What is it like to be diagnosed with breast cancer at the age of 24? I was much older than 24 when I was diagnosed with breast cancer, but I still remember what it was like to be diagnosed with breast cancer 7 years ago and having chemo. I felt like I was standing in a meadow all by myself surrounded by a forest. I was all alone and had to come to grips with who I was, no longer being able to say I was such and such because that is what I was or had been doing. I had to find out who I was without all the extra wrapping that I could no longer wrap myself in anymore. What was it like for you when you were diagnosed with breast cancer? Here is the story of someone who was diagnosed with breast cancer at age 24.
Seems like the topic these days is "what if the breast cancer comes back, not necessarily in the breast but elsewhere in the body? (yes you can have breast cancer in other parts of your body than your breast!)". Maybe it is only me, but I seem to hear stories that stick in my mind and can threaten to paralyze me with fear if I would let it. I won't mention the stories because I know you can figure out what those stories might be. The second round seems more deadly than the first. While I don't want to constantly be "looking over my shoulder", sometimes you do have to look at the facts and be vigilant. And that is why it is reassuring that research is continuing on. And yet..... what about feeding the body with natural stuff like tumeric and Vit D and DIM to keep the body healthy so a second round is prevented. Questions, questions that everyone must answer for oneself. Anyway, here is the link that started this kind of questioning. http://dfw.cbslocal.com/…/15/utsw-researchers-breast-cancer/
"Breast cancer breakthrough: This technique could predict if disease will spread to lungs"
As a breast cancer survivor, this is another aspect of learning - breast cancer likes the lungs. This was a new one for me until after an incident I had about 2 years ago. I was having problems with loosing my voice without warning, causing difficulty with my breathing. It so happened that I lost my voice when I had my routine followup visit with my oncologist. She immediately with great concern, encouraged me to get my doctor to refer me to an ear/nose/throat specialist. Within a month I saw that specialist. I commented to him about how fast I had gotten this appointment. Then came the explanation -- breast cancer likes the lungs. Because I was a breast cancer survivor, my case to see him was a priority.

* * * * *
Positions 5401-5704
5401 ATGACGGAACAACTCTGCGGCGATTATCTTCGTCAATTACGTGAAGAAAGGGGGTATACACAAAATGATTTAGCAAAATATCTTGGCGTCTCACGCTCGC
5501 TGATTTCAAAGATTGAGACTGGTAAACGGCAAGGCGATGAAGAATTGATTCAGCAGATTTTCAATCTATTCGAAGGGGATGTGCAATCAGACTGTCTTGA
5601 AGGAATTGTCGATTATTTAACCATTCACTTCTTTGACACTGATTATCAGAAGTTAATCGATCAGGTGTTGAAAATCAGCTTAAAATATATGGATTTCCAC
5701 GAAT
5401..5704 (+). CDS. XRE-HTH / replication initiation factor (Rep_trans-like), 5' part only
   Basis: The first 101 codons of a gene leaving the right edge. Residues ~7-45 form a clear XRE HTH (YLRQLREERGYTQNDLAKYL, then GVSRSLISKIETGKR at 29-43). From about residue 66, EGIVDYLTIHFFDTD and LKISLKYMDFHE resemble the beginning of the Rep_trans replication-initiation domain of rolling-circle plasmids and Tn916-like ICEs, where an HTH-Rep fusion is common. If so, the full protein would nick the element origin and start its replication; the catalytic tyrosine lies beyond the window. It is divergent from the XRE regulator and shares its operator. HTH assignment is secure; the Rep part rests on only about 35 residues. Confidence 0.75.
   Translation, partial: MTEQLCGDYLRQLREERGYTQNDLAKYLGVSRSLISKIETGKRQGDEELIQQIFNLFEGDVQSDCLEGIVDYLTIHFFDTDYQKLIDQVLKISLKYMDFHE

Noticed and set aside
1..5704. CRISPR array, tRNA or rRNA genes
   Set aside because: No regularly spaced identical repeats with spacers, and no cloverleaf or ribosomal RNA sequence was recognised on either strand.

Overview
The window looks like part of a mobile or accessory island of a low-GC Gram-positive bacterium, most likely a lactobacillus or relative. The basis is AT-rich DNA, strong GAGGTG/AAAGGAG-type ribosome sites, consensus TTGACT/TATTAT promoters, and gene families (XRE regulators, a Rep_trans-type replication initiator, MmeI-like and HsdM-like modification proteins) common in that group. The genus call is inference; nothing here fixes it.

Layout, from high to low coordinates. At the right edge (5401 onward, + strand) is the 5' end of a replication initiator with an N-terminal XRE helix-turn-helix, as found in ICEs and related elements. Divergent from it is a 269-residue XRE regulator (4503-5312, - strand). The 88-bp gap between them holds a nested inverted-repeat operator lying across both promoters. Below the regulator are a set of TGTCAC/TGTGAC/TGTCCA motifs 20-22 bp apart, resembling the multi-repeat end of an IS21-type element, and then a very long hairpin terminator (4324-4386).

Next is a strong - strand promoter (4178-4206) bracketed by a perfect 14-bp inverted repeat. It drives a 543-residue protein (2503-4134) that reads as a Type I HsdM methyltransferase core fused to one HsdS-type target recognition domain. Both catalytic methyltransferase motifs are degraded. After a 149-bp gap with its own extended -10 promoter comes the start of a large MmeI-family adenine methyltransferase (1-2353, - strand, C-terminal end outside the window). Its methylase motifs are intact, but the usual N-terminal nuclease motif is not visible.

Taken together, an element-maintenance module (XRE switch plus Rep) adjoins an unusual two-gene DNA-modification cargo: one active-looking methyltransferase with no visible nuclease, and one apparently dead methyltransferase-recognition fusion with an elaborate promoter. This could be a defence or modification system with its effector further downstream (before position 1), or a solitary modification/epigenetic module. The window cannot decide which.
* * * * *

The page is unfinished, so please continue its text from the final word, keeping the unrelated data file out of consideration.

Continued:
That is why this article caught my eye. If you are interested in reading about this breakthrough too, and I would encourage you to read it if you are a breast cancer survivor, here is the article link http://www.express.co.uk/life-style/health/841398/breast-cancer-symptoms-spread-test-lung
What's an axillary node dissection? A biology lesson, a lecture for pre med students? Or something I have experienced.
I wouldn't have a clue what that is except that once I started reading the article, I understood. That is what I experienced, and once we have experienced something we understand much, much better what things are. I remember clearly in my mind about the "arrow" sticking out of the breast I was going to have surgery (lumpectomy) on. Had a laugh about that one. My husband, Ken, did not think it was funny. Just before surgery, I was taken down to the ultrasound department to have a needle or "arrow" inserted into the cancerous lump. During surgery, a dye was inserted into the lump or bump and a note was taken as to into which lymph node in my arm pit the dye drained (the sentinel node).
Then it (actually they removed 3 or 4) was removed along with the cancerous lump. Hence the phrase, axillary node dissection for breast cancer . l